“Traffic will consist of bringing plants, vegetables and topiary trees in from the growing beds (ng fiddle yard), and sending compost, empty boxes and a water bowser the other way. In addition, plants and boxes of vegetables and salad will be moved to the transfer siding for transhipment on to the standard gauge, which is at a lower level.”

Not coincidentally, the Greenwich & District Society folks are hosts to ExpoNG, scheduled for 23 October in Swanley, Kent. This year’s exhibition features a competition for shoebox layouts, many of which have been inspired by this website. See “Shoebox Madness” elsewhere on this site for more about these tiny layouts.
Bonus Extra Layouts!!

Bonus Extra Layouts!!


Alexander Kaczmarek, who lives in Berlin, Germany, designed this tiny corner layout after a very short prototype line owned and operated by the Federal Distillery in Berlin.

According to Alexander, “With one loco and a street/track-truck this tiny railroad served the distillery and two other industries for 40 years. It was a busy branch line with only a few turnouts and a really short network (about 1,7 km!).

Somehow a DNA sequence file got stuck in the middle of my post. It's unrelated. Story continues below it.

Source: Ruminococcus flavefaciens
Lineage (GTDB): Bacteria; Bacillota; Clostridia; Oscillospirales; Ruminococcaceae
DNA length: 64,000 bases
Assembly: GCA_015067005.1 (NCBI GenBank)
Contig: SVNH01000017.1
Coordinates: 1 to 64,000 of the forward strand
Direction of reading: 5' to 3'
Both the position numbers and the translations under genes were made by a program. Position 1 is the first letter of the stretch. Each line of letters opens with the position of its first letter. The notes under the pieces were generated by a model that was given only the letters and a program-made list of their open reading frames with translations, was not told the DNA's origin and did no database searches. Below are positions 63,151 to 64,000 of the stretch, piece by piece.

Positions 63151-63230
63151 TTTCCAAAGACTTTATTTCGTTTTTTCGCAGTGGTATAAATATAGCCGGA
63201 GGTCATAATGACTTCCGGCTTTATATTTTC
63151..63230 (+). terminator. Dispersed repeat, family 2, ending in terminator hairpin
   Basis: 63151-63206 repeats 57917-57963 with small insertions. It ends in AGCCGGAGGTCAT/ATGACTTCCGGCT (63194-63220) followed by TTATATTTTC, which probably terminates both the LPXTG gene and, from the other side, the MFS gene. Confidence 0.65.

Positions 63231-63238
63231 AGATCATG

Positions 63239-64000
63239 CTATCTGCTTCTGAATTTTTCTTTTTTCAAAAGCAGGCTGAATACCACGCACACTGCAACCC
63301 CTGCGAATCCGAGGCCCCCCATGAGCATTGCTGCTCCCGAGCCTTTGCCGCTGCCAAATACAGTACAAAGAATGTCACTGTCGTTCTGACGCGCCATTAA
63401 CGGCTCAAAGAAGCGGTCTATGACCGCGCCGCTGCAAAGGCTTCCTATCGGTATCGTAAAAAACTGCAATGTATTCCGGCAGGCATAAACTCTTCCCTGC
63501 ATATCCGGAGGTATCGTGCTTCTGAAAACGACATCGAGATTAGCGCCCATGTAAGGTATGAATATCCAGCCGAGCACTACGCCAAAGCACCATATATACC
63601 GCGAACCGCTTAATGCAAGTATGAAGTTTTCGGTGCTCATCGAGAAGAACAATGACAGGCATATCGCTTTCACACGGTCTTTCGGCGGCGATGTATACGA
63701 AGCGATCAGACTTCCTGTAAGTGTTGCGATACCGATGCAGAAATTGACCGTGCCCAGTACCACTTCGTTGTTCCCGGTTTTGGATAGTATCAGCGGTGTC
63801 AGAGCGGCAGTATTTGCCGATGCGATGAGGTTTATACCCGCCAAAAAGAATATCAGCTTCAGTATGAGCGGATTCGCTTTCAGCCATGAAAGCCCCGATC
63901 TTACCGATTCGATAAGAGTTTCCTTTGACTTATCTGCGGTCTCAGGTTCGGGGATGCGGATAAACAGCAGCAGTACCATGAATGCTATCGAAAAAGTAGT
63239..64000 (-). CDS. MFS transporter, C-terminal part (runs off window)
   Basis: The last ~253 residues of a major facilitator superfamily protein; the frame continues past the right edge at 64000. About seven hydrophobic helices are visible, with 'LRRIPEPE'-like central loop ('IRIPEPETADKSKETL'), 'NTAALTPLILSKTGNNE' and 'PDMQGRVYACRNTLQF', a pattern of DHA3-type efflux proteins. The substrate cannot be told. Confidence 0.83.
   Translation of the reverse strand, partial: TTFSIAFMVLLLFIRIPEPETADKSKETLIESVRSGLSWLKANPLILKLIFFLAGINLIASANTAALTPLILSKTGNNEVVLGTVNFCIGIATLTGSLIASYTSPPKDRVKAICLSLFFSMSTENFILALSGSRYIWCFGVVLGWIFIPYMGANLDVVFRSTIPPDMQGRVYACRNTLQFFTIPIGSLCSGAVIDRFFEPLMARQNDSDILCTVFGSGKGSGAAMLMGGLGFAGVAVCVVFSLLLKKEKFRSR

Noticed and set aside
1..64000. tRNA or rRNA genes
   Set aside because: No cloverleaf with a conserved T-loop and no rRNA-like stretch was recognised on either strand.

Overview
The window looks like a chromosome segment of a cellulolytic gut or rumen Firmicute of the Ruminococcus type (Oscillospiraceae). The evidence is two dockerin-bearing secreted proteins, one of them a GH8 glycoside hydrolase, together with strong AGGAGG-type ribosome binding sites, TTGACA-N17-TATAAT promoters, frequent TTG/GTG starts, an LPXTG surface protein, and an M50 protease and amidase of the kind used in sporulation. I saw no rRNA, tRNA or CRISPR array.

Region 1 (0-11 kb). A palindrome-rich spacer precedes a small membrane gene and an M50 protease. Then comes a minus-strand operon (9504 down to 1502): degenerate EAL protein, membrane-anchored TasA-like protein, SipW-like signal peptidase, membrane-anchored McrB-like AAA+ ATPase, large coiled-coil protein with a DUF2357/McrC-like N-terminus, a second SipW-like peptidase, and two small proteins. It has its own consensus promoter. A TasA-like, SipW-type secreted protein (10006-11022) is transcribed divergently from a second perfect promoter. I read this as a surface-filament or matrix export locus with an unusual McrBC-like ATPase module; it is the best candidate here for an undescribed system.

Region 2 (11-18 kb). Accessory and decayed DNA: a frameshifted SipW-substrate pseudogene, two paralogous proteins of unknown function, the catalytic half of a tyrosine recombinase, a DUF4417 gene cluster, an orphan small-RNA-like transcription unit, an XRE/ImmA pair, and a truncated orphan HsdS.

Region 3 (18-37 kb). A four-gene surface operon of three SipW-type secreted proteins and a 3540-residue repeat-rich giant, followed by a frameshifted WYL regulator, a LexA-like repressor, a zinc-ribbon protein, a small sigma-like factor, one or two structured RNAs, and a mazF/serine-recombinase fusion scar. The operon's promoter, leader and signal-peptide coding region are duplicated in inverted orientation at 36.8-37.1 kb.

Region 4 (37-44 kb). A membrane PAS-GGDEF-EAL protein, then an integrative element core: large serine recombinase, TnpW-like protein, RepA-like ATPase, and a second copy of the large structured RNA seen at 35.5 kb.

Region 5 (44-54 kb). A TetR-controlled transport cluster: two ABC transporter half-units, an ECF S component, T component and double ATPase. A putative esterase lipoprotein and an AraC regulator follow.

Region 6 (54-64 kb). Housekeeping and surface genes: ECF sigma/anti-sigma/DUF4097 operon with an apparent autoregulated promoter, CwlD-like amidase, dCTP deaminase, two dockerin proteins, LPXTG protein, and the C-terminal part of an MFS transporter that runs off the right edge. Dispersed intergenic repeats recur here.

“I tried to transfer this real micro into a Märklin-layout. As you can see the connection between mainline and distillery-railroad is only given by a turntable (as it was in reality). The railroad was squeezed between the mainline (mostly suburban trains), the small channel called “Nordgraben” and the infamous Berlin Wall, which seperated West from East Berlin.